From her husband’s teeth, the thin lady hangs,
her star-painted seat twirling as he swings
precariously from his brother’s arms,
who dangles upside down, as if harm
knows nothing of the circus wire, taut
between belief and fear, the locals taught
respect for gravity, for faith, for all
that brings the dollars in when crops won’t sell.
The larger tale looms outside the tent,
beyond the dried-up field its farmer rents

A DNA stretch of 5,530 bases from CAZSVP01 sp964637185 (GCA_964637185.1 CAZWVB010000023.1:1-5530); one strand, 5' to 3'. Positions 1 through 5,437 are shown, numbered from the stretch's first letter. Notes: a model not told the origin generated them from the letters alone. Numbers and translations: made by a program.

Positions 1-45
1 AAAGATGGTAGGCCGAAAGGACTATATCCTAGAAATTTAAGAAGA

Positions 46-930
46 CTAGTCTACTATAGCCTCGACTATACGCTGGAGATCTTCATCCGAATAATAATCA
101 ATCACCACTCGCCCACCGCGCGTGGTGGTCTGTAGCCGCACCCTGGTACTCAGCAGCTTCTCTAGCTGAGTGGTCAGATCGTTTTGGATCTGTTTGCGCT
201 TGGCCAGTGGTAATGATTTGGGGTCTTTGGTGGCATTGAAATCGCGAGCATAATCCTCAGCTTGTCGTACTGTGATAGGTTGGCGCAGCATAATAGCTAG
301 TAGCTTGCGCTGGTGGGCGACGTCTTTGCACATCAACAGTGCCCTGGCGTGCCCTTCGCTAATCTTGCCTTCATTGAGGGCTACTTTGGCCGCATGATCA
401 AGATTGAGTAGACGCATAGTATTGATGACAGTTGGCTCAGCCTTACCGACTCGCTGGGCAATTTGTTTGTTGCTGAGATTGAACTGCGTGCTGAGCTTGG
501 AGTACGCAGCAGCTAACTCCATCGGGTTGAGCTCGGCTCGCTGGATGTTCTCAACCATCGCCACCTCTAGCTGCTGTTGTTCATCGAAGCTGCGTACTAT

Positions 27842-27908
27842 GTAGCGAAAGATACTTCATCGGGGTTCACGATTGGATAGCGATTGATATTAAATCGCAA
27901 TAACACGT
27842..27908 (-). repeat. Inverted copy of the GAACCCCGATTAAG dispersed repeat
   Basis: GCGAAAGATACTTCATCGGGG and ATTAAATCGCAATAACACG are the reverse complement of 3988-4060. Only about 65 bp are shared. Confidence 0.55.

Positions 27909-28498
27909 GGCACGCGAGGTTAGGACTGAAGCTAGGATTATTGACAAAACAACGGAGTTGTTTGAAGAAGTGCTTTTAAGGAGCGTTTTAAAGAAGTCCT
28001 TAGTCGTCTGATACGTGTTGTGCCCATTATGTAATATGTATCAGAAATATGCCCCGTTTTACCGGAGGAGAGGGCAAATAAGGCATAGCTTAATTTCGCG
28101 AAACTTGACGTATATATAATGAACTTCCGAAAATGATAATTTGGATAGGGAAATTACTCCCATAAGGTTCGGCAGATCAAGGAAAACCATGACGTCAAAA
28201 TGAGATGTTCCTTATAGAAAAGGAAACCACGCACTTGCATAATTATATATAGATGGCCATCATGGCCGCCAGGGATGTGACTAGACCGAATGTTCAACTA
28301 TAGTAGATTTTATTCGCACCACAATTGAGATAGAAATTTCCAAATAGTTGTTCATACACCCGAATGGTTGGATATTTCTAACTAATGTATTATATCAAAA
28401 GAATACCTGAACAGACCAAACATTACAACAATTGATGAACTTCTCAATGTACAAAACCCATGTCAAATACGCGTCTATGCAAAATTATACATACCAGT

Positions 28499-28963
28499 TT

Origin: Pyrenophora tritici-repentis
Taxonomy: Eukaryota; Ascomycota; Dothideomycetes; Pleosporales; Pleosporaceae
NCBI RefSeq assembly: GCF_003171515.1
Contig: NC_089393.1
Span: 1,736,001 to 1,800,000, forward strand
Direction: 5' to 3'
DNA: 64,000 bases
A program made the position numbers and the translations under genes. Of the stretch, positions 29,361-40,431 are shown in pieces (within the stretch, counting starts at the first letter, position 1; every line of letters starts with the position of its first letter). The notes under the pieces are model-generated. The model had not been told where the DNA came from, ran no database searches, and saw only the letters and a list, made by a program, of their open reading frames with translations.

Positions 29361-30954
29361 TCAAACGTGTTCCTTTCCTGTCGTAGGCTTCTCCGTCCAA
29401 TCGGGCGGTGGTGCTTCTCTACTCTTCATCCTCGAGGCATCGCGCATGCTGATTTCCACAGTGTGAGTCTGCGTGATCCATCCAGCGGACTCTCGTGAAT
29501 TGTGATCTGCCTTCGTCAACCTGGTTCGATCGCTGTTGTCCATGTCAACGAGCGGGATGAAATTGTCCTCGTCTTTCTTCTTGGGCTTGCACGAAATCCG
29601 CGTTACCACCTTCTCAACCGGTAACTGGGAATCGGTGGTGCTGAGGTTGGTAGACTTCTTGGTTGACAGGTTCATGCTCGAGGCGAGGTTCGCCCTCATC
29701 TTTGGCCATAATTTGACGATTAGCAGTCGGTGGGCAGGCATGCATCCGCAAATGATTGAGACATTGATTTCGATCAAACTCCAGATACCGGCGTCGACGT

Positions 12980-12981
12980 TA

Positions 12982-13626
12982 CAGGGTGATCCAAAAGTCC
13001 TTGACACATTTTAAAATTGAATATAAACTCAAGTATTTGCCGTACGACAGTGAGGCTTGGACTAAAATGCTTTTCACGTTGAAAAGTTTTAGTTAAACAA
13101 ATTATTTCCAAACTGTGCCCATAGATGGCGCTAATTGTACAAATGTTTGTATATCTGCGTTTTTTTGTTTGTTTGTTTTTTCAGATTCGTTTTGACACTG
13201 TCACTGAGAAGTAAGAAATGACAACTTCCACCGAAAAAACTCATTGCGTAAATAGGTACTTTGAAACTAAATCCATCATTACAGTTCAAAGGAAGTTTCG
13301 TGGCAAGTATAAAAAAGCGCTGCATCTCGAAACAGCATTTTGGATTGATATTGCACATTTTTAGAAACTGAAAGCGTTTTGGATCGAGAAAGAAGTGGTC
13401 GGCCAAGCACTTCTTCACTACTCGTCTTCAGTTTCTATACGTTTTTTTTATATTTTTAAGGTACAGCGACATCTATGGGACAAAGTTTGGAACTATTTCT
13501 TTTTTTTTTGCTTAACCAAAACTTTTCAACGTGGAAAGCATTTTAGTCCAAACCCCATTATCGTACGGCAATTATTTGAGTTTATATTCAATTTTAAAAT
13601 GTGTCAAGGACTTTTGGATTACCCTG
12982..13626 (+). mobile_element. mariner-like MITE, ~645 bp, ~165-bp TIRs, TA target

to last-ditch auctions, hawkers, traveling shows
that feed your hungry kids when corn won’t grow.
The sky is blood-black on its outer rim,
the clouds contort and flip, the crowds within,
know nothing of the funnel—or the rain.
The big top twirls closer, juggling pain.
— Marjorie Maddox, author of Perpendicular As I
This poem is offered as part of our August theme: Carnival & Circus
T. S. Poetry